6 Cheap and Easy Ways to Spice Up Your Character Research

shutterstock_445213327Every now and then you run into a character that requires a bit of research. Your actor’s imagination can do wonders when it comes to connecting to a character, but sometimes you just need a bit more context. When you’re short on time and money, research can seem like one more obligation draining precious time away from memorizing lines and beating out the script, but it is an essential part of the process.


The first thing you should do is nail down what is most important to research. Figure out what is separating you from relating to your character. Living circumstances are generally a good place to start. Time period, region of the country (or world) socioeconomic status, vocation, religious orientation…these are are major factors that contribute to a character’s development. Once you have a list of the key things you need to research it’s time to dive in! Here are some quick and easy ways to dive into research when you don’t know where to start.


  1. Documentaries. Netflix, Hulu, YouTube all have your back. If you can’t find a full documentary on a subject, chances are you can find interviews, news specials, or clips of real-life people whose circumstances mirror your character. Let yourself fall headfirst down the internet rabbit holes and see what you can dig up.
  2. Podcasts. Podcasts are a fantastic research tool. They cover endless aspects of almost any material and you can listen to them in the car, at your day job (maybe) or while you’re running errands. I’m currently in a production that draws heavily on cult psychology, and podcasts have been my friend while trying to flesh out that mindset.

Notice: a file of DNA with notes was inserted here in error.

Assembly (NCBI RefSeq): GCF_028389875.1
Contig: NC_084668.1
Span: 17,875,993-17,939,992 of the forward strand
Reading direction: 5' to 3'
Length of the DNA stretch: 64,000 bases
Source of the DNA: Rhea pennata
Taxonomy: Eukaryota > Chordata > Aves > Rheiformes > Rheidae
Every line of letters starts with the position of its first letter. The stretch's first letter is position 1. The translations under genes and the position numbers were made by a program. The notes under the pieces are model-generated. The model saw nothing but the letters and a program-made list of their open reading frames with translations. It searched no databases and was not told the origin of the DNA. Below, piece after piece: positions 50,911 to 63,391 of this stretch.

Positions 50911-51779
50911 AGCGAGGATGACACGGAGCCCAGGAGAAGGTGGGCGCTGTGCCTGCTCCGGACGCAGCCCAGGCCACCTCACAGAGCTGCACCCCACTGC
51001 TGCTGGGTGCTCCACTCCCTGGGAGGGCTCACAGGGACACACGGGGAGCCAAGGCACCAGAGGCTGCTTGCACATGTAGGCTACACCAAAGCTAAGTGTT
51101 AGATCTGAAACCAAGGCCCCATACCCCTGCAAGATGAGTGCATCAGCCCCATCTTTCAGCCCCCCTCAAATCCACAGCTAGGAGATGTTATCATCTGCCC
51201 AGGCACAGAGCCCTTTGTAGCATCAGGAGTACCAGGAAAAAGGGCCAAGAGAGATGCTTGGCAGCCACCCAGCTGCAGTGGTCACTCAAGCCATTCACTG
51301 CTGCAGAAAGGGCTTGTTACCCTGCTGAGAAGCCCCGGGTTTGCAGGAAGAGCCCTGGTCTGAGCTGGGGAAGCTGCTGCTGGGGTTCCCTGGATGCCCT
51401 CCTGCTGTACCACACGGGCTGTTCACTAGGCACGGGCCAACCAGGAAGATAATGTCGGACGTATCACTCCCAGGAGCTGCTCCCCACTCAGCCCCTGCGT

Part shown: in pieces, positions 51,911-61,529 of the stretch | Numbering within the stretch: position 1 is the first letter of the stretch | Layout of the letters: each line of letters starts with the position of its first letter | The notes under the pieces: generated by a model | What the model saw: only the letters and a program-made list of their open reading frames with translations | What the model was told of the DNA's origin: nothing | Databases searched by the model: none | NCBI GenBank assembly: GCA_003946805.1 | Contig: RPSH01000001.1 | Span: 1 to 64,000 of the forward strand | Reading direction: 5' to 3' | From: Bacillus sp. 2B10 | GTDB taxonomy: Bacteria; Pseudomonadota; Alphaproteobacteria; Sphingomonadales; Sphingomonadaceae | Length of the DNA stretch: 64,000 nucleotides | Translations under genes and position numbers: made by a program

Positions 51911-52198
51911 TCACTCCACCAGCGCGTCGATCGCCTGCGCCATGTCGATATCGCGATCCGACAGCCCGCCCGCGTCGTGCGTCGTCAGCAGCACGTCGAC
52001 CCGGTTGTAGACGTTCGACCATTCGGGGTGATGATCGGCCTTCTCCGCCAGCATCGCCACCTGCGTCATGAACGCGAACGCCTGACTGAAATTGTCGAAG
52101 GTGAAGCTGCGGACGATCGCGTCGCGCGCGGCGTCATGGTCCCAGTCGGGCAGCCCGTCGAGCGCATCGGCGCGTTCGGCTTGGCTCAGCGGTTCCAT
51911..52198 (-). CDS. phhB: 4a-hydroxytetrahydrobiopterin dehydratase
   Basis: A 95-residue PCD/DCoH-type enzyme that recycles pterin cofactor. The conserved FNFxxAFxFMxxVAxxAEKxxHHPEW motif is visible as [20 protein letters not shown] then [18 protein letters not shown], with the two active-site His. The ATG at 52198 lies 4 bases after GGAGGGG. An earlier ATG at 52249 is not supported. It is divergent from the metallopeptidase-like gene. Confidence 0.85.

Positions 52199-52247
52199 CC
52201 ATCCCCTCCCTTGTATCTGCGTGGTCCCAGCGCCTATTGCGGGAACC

3. Library. Don’t forget! You can actually check out real, honest to God books! Occasionally, if what you’re researching is obscure enough, books will offer more comprehensive and specific insight into your character. If you feel out of touch with this ancient institution, find a librarian to guide you in your quest for knowledge. They are super helpful and you don’t have to tell them about the books you never returned in the fourth grade.
  4. Museum. Especially if you’re researching a specific time period or culture, museums are an excellent resource. Actually seeing artifacts from your character’s world is a wonderful way to gain perspective and context. Museums also often have deals and discounts if you do some digging.
  5. Back to School. If you’re still struggling, check out your local higher education institution. See if you can reach out to experts on relevant topics. If you can’t bribe someone with coffee for a brain-picking session, maybe you can audit a class or take a tour.
  6. Road trip. If it’s at all viable, physically putting yourself in locations your character may have lived or worked is an excellent way to stimulate your imagination. There’s nothing like being in the right environment to inform specific acting choices.


This is just the beginning. Research resources are all around you. Get creative and use your senses. If you can’t be where your character would be, consume what they would have consumed. Build the right environment by eating the foods they would eat, listening to the right music, wearing the right clothes and consuming the right media. There are a thousand ways to put yourself in your character’s shoes. Experiment with different methods and find out what sparks your imagination!

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Rachel Rachel Frawley is an actor living in Atlanta. She holds a B.F.A. in Theatre from Michigan State University (with cognates in Music and Professional Writing) and is an Apprentice Company graduate from the Atlanta Shakespeare Co. She also works as an education artist for local theatres, which have included the Shakespeare Tavern and Aurora Theatre. For more information, visit her website at www.rachelfrawley.com

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